HomeBooks by AgeAges 0-3A Picture Book Discussion with Sherri Duskey Rinker and Matt Myers

A Picture Book Discussion with Sherri Duskey Rinker and Matt Myers

The Children’s Book Review | January 31, 2018

Now this is a Q&A with some awesomely fun questions worthy of digging into! Sherri Duskey Rinker  (the author of #1 New York Times bestseller Goodnight, Goodnight, Construction Site and Steam Train, Dream Train, as well as Mighty, Mighty Construction Site) and New York Times bestselling illustrator Matt Myers discuss their picture book Tiny and The Big Dig—the story of a doggie, a bone, and tons of determination that remind us that going for what you want brings ginormous surprises.

Sherri Duskey Rinker Asks Matt Myers:

Sherri Duskey Rinker: Matt, in our book, Tiny and The Big Dig, our little dog is persistently working through a huge challenge, relying mostly on his faith in himself. In your own life, what is/was your “big dig?”

Matt Myers: Quitting a high paying job to figure out if I could be a painter. Many people at my work thought I was nuts. But I sold a lot of paintings, had a blast, and eventually became a children’s book illustrator.

If you had to wake up tomorrow morning 1) Completely covered in fur from head-to-toe OR 2) With big, floppy ears a long, wagging tail — which would you choose?

The fur, no contest. I think a dog tail would really get in the way, especially when sitting at my desk writing answers to silly questions like this. Now, if I could have a monkey’s tail, that would be different. I could hold my coffee cup with my tail and have two hands free for art.

I know we’re both dog lovers — Do you have a funny story about one of your own pups?

My first dog Humpty, who I dedicated Tiny and the Big Dig to, was a real escape artist. He’d dig under the fence. Figure a way over it. Squeeze his way through it. He’d be gone for days, who knows where. One day I was walking, more than a couple miles from my house (we lived out in the country), when I saw Humpty walking up the road. He saw me, too. It was a very weird and happy moment of recognition for both of us, seeing each other out of context. He probably thought, “Hey, that’s my kid! What’s he doing this far from home?”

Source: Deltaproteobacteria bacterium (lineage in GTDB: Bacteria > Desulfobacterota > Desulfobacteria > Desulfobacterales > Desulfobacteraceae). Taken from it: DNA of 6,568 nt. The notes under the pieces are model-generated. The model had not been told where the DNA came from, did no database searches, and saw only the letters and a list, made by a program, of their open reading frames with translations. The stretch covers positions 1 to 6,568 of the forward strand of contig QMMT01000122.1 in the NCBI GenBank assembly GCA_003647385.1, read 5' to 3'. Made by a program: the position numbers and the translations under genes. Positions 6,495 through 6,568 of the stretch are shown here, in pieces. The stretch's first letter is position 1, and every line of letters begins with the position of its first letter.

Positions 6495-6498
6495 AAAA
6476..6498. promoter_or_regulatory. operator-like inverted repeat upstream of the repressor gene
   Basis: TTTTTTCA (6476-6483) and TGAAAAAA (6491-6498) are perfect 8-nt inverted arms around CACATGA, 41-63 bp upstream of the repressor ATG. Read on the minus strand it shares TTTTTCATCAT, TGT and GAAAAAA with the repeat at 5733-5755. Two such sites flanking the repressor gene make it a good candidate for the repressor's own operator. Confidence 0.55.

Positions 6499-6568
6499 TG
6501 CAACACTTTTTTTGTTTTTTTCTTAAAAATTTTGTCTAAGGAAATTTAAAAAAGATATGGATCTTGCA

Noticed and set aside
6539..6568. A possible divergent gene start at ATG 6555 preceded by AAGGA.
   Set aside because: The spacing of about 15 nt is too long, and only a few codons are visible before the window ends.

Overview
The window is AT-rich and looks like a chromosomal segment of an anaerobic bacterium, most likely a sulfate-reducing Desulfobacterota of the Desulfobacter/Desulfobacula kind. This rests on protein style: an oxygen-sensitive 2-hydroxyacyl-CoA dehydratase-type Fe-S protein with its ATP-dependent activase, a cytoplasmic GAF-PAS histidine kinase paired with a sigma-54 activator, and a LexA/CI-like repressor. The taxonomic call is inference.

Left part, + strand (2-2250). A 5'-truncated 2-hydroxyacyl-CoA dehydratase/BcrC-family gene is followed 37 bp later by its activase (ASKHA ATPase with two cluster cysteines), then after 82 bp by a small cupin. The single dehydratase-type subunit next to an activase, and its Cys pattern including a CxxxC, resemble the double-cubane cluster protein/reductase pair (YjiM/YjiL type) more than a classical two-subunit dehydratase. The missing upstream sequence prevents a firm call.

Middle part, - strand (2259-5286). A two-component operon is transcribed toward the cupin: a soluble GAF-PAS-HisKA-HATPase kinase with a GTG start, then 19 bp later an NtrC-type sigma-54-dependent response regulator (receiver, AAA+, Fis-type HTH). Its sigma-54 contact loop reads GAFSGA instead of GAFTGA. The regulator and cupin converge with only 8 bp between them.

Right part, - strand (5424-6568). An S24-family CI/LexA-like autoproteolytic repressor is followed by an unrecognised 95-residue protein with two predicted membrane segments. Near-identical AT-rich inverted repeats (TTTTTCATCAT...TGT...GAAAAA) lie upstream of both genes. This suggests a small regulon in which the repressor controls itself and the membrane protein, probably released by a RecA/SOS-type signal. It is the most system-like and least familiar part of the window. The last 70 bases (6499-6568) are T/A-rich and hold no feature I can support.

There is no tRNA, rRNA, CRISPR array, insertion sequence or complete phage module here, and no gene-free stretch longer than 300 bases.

When you were creating the character of Tiny, did you initially see him as he’s depicted in the book, or was that a process of refining?

A very long process. I even showed a school-full of kids sketches of about a dozen different versions, to see what they thought. And here’s a good example of how subjective art is: the version they, and I liked, is not the Tiny in the book. I think of it like this: A litter of puppies is right in front of you. Pick one. No, not two, one. The choice can be very hard.

I love the incredible stylistic variety that you’re capable of creating. The ink-and-watercolor style you used for Tiny is different than anything I’ve seen you do before. How did that evolve?

Well, I’d done watercolor illustrations before, but I don’t think my editor and art director at Scholastic knew that. So my first tests were in oil, my normal medium. Now, oil paintings are great for rich, subtle colors, and variations in light and shadow. But they wanted something fresher, cleaner. When I suggested watercolor on white backgrounds, they jumped on it.

The story should influence the illustration style. Sometimes that is achieved by using an illustrator with one style who is perfect for the book, sometimes by an illustrator with more than one style. I really enjoy being the second type. It keeps it fun.

What’s your favorite kibble?

As a kid, vanilla ice cream with chocolate syrup. Now, a really stinky cheese, crackers, and a perfectly ripe pear.

What illustrators inspire you?

I have about six current favorites, but naming them would keep me from getting holiday cards from the other half dozen I know. So let me stick with the greats of yesteryear: